Uncovering Hidden Histories: Hobbs Discusses Her Award-Winning Book

Allyson Hobbs’ A Chosen Exile examines previously untold stories of racial passing in America.

Allyson Hobbs’ A Chosen Exile examines previously untold stories of racial passing in America.

On Monday, March 21, Colgate students and faculty gathered in the Persson Auditorium to listen to Assistant Professor of History at Stanford University Allyson Hobbs, who gave a lecture about her book A Chosen Exile: A History of Racial Passing in American Life.

Racial passing occurs when a member of a certain racial group is also accepted as a member of another racial group. In the context of her book and lecture, Hobbs specifically examined the phenomenon of African Americans passing as Caucasian to escape systematic racism in the United States.

“[Passing is fundamentally] a social act, with enormous social consequences,” Hobbs said.

To begin her lecture, Hobbs described her inspiration to document racial passing.

“This project was inspired by a story that my aunt told me about a distant cousin of ours who grew up on the South Side of Chicago in the 1930s,” Hobbs said.

Through pictures and words, Hobbs related this distant cousin’s story. Though her cousin was raised in a predominantly African American neighborhood, she appeared Caucasian. At her mother’s insistence, Hobbs’ cousin moved to California and changed her identity to one of a white woman.

Hobbs recalled how she began to research extremely individualistic stories of racial passing.

“After my aunt told me this story, it haunted me, so I spent 12 years wrestling with this curious phenomenon of passing. Conventional wisdom tells us that a history of passing cannot be written, that those who passed left no trace in the historical record. But I believed that the sources were out there for historians, just waiting to be discovered. So I went into the archives looking for ghosts, hoping to tell their stories,” Hobbs said.

Through telling the history of passing, Hobbs also turned her focus to the Black families left behind.

“Those who were left behind describe the pain and the loss of this act just as keenly as those who passed,” Hobbs said.

Hobbs also pointed out that passing is not an entirely distant phenomenon. She explained, to many students’ surprise, that Adam Clayton Powell, Jr. passed at Colgate for two years as a white student.

“Passing is often represented as a story of gain. By passing as White, particularly during the years of legalized segregation, one could access a range of employment opportunities that would otherwise be restrictive,” Hobbs said.

However, her thesis hinges on passing as a story of loss.

“To write a history of passing is to write a history of loss,” Hobbs said. “The goal of my work is to explore not only what was gained by passing as White, but also what was lost by walking away from a Black racial identity.”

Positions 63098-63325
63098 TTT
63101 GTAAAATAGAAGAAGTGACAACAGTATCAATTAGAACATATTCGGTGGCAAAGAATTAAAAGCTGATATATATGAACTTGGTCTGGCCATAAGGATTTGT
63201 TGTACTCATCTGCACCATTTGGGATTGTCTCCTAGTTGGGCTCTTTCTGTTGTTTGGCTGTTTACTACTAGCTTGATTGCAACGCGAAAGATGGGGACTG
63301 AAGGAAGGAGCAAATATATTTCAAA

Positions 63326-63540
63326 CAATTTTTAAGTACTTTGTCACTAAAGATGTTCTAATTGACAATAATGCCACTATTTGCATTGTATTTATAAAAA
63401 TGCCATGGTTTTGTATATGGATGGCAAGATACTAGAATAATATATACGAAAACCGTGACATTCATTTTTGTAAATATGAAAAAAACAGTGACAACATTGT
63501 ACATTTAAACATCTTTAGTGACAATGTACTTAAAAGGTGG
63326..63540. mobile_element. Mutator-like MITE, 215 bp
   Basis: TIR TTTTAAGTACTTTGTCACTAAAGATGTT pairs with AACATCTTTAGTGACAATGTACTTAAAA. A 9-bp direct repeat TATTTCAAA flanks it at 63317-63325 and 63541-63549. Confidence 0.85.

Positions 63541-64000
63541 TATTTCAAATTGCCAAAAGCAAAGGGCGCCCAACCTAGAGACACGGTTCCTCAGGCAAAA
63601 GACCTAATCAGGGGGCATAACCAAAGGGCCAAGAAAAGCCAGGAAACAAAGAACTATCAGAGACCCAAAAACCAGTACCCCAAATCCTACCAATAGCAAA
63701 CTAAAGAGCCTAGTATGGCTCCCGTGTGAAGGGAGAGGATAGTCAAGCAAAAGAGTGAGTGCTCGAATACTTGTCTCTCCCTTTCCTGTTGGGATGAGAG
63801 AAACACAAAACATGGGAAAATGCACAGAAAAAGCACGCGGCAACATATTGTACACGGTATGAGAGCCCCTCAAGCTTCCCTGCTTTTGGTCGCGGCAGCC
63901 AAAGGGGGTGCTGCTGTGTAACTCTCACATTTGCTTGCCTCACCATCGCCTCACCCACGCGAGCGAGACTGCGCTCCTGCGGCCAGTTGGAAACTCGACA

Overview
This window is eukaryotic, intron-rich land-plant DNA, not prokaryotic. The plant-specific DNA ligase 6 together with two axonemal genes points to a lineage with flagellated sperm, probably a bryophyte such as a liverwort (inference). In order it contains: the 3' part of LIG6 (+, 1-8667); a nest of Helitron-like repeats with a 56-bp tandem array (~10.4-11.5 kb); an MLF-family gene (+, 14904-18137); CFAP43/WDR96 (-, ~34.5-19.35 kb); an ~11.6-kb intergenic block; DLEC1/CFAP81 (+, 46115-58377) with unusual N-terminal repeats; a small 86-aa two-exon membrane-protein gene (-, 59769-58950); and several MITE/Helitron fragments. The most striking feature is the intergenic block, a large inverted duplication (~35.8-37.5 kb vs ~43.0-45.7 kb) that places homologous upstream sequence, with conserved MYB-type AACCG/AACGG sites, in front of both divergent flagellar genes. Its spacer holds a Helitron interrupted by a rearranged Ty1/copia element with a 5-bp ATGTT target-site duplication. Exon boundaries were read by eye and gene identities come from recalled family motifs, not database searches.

Assistant Professor of History Daniel Bouk was instrumental in bringing Hobbs to speak at Colgate.

“Professor Heather Roller and I dreamed up a plan of inviting Professor Hobbs out to campus after we decided to assign her book to both our introductory history workshop classes and our senior honors seminar. We were thrilled when Hobbs said yes and when we won the support of the History Department, the Africana and Latin American Studies Program and the Sio Chair in Diversity in Community, which made the visit possible,” Bouk said.

Bouk provided some background as to why he made the decision to assign A Chosen Exile to Colgate students.

“We assigned Hobbs’s book because we thought it was a model for writing cultural history – it is beautifully crafted and draws on sources in very clear ways to tell its story. We hoped to inspire our history students to commit themselves in similar ways to telling the stories of people who are often lost to history,” Bouk said.

Bouk also explained his hope for Colgate students.

“While Hobbs’s book is about passing, it is also a detailed analysis of the changing experience of race and racism for African Americans. It demonstrates the ways that ideas about race and the experience of racism have changed over time. And if such ideas have changed in the past, they might change again. I hope that might be an encouraging thought for the many brave students on our campus … who participate in our nation’s struggle toward real equality and who challenge the racism that lives in our everyday ways of thinking,” Bouk said.

At one point during the lecture, Hobbs asked the audience to think about a time when their identity was mistaken, challenging those in attendance to think beyond binary definitions of identity. She called on sophomore Jessica Blau to provide an explanation as to why identity is often misperceived.

“I feel like, when we go through daily life, we always want to categorize people, and we don’t allow people to be ambiguous, or not categorized in a certain way,” Blau said.